Steven Kern Shaw died unceremoniously in hospice care in August 2015 at age 72. No one wrote an obituary.
Yet what this guitar and mandolin collector amassed in his life is astounding: signed Gibson F-5 mandolins — reportedly the finest mandolins ever made — Martin guitars and more.
The entire 500-piece collection, worth $9.5 million, was gifted to Belmont University in Nashville. The school has opened the Gallery of Iconic Guitars to share them with students and the public.
Shaw was the son of clarinet player and band leader Artie Shaw and Betty Kern, the fourth of his eight wives, the one just after film star Lana Turner and before actress Ava Gardner. His parents divorced when he was 2 years old, and his father abandoned him.
That same year, his grandfather on his mother’s side passed away. Grandfather Kern, better known as Jerome Kern, was the composer of the beloved songs "Ol' Man River," "The Way You Look Tonight" and "Smoke Gets in Your Eyes." He left Shaw with a trust.
As an adult, Steven Kern Shaw became a frequent shopper at Gruhn Guitars in Nashville. Store owner George Gruhn says Shaw never developed the musical brilliance of his father and grandfather, but was nevertheless drawn to the finest quality vintage guitars and mandolins.
“He was a collector and a hoarder,” Gruhn says. “He was not a great player, but he had a considerable amount of knowledge about the instruments. He was going for the cream of the crop. His basic income throughout life was, frankly, royalties from Jerome Kern, which supported his collecting habits.”
"These instruments are almost alive, and they have soul and personality. When you pick one up, the great instruments don’t feel inanimate, they actually feel alive."George Gruhn
The instruments — the most valuable is worth $350,000 — had been stored in Shaw’s house, without a security alarm and without climate control, effectively taking 500 of the finest vintage guitars and mandolins out of circulation.
“His house, when we finally got into it, looked a lot like some of those TV shows about hoarders, the compulsive hoarders,” Gruhn says. “He wouldn’t let anyone in his house. He was afraid that people would find out what he had and break in.”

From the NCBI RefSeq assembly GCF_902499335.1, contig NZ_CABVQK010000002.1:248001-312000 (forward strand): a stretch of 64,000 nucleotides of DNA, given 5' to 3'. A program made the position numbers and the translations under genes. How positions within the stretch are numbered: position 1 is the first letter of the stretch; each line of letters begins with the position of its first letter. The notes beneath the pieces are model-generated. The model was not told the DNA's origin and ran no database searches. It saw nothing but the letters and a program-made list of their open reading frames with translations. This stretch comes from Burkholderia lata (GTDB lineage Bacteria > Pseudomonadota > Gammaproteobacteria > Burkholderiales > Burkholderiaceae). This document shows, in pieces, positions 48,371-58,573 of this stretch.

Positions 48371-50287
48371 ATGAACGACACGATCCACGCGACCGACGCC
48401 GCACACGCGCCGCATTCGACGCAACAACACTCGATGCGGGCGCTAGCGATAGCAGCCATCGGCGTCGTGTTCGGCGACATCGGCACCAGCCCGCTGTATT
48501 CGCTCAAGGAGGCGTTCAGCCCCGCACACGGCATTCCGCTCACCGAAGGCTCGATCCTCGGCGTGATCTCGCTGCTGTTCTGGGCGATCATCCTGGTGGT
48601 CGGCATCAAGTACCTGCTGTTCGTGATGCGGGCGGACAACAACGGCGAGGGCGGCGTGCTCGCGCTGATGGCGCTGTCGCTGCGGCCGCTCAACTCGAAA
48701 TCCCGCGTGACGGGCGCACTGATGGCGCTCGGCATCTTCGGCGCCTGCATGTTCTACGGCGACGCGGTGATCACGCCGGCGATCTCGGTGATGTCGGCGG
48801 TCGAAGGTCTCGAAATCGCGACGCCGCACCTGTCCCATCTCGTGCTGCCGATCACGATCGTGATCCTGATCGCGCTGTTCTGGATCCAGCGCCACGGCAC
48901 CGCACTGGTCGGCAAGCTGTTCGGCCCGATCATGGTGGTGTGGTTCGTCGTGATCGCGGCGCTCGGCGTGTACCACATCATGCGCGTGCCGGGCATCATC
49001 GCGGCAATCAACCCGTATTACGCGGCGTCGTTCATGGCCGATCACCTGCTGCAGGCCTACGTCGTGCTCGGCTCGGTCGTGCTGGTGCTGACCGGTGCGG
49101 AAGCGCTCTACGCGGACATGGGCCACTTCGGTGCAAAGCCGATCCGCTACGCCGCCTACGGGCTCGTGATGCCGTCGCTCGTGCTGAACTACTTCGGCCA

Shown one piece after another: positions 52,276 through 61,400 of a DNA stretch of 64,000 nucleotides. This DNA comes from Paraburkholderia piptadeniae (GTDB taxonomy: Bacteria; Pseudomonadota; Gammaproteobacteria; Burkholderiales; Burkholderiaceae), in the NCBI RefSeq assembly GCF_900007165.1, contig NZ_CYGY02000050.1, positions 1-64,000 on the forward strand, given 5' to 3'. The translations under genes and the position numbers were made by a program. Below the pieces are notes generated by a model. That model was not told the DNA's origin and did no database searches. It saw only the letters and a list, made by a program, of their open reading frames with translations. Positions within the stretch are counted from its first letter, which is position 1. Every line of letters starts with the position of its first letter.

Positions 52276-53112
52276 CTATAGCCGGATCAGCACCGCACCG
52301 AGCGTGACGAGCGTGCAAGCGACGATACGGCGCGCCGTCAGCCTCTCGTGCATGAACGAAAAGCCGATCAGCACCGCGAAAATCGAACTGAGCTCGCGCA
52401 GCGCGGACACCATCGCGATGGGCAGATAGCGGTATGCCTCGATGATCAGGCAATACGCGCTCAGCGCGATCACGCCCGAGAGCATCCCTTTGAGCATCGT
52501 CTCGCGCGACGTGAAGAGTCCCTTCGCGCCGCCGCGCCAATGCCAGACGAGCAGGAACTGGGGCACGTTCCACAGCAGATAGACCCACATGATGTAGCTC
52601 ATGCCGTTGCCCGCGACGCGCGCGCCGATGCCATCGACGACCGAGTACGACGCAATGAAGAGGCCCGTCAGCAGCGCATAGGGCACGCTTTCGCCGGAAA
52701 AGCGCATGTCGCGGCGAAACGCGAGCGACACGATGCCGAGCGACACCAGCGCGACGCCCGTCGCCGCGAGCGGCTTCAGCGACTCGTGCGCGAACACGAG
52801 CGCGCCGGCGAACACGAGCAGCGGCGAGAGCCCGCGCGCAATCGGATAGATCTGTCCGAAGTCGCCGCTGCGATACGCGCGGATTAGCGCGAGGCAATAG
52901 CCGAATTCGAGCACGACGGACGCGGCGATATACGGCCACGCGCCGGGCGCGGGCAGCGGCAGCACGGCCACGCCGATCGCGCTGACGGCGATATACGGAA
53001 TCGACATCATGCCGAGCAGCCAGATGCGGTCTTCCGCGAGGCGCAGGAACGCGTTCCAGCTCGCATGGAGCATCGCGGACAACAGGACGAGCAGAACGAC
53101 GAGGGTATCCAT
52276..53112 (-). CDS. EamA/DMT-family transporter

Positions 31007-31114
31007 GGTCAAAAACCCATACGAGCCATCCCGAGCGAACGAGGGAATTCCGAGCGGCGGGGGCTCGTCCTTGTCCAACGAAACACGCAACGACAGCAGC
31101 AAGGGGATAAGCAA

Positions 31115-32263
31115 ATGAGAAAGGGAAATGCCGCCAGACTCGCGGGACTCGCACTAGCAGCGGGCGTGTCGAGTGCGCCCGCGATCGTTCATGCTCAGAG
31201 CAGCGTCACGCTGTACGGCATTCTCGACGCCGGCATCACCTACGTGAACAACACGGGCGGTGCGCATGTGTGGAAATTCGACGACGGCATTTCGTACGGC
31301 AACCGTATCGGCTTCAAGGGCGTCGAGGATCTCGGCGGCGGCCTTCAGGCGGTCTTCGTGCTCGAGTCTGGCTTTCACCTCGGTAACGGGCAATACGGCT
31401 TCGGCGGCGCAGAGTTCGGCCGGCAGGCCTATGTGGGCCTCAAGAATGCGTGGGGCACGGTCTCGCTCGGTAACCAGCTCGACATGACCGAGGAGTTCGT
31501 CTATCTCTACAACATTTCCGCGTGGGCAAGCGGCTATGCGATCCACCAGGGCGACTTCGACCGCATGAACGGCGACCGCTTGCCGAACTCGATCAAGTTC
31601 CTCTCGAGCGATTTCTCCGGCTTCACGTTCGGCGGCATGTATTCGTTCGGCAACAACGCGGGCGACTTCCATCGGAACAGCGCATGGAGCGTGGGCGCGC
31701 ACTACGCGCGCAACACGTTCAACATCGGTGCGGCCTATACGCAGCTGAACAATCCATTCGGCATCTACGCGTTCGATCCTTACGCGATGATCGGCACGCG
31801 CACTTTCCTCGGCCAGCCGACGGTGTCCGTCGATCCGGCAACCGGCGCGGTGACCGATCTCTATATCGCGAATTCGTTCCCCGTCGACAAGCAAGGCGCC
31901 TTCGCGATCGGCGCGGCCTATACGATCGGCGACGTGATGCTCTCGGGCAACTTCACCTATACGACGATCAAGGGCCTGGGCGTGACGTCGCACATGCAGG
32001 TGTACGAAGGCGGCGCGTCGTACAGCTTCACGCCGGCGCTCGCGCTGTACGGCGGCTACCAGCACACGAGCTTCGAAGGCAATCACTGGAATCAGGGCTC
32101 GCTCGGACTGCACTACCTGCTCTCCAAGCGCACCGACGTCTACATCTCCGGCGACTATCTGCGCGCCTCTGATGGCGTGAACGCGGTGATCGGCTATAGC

Gruhn helped his dying friend make plans for his remarkable collection.
“Late in his life he had no will, and I persuaded him that he really needed to have a will," Gruhn says. "The idea that it could be enjoyed by others and seen and heard was something that was pleasing to him, although he didn’t want that done until after he was dead.”
“These are important pieces of our cultural history, they are great instruments, they are fine study examples to show the evolution of some of the iconic instruments in American history, and these are the models that truly are the archetypes for virtually all of the instruments that followed,” Gruhn says.
“These instruments are almost alive, and they have soul and personality. When you pick one up, the great instruments don’t feel inanimate, they actually feel alive. And they’re sort of ultimate pieces of art. You can look at them and visually, some of these instruments are quite beautiful pieces of art.”
Some of the instruments have sapphires, engraved pearl inlays and ivory pegs. The 1927 Gibson F-5 mandolin is rarer than a Stradivarius violin, Gruhn says.
"It’s not a servant, it’s a partner," he says. "It makes suggestions you might not have thought of otherwise. Bill Monroe, when he got an F-5 mandolin, his entire playing style changed. After he got an F-5 he started to do that chopped rhythm that could drive the rhythm of a five-piece band."
When Gruhn spoke to Belmont University President Bob Fisher about the collection, Fisher had to think twice about offering a home for it.
"My first response was, 500 guitars, what in the world do you do with them? Where do we put them?” Fisher says.
But Fisher quickly realized the university was a perfect fit.
“We’ve got some people at Belmont that can play guitars,” he says, describing a guitar culture on campus that includes not just guitar majors, but even students in nursing and business studies.
Shaw’s will was signed a mere two weeks before his death, bequeathing the $9.5 million collection to Belmont University.
Taking over a space that was formerly a computer lab in the library, the new Gallery of Iconic Guitars is a showcase, as well as a place to play.
“It’s a treasure,” says Doug Howard, dean of Belmont's Curb College of Entertainment and Music Business. “Our students don’t really know yet the treasure that we have in store for them. The students that come here often are really trained, really competitive, but they want to take it to that next level. It’s hard in life to think about a situation where you’d have an opportunity to check out and play some of the really finest instruments that have ever been made, and to have that access really a few steps away from your dorm room.”
The Gallery of Iconic Guitars, or The GIG, is tucked behind the circulation desk inside Bunch Library at Belmont. Admission is free to students, and $5 to the general public. One hundred instruments are currently on display, with a select few available for playing in the soundproof gallery. University officials are currently devising a secure method for loaning out the 400 additional instruments.
University President Fisher says he’s already received a personal education in what these vintage instruments add to the art of making music.
“I was always wondering, what’s the difference between my old Silvertone guitar and a Martin anyway,” he says. “Well, now I know! It’s big.”
This segment aired on May 17, 2017.
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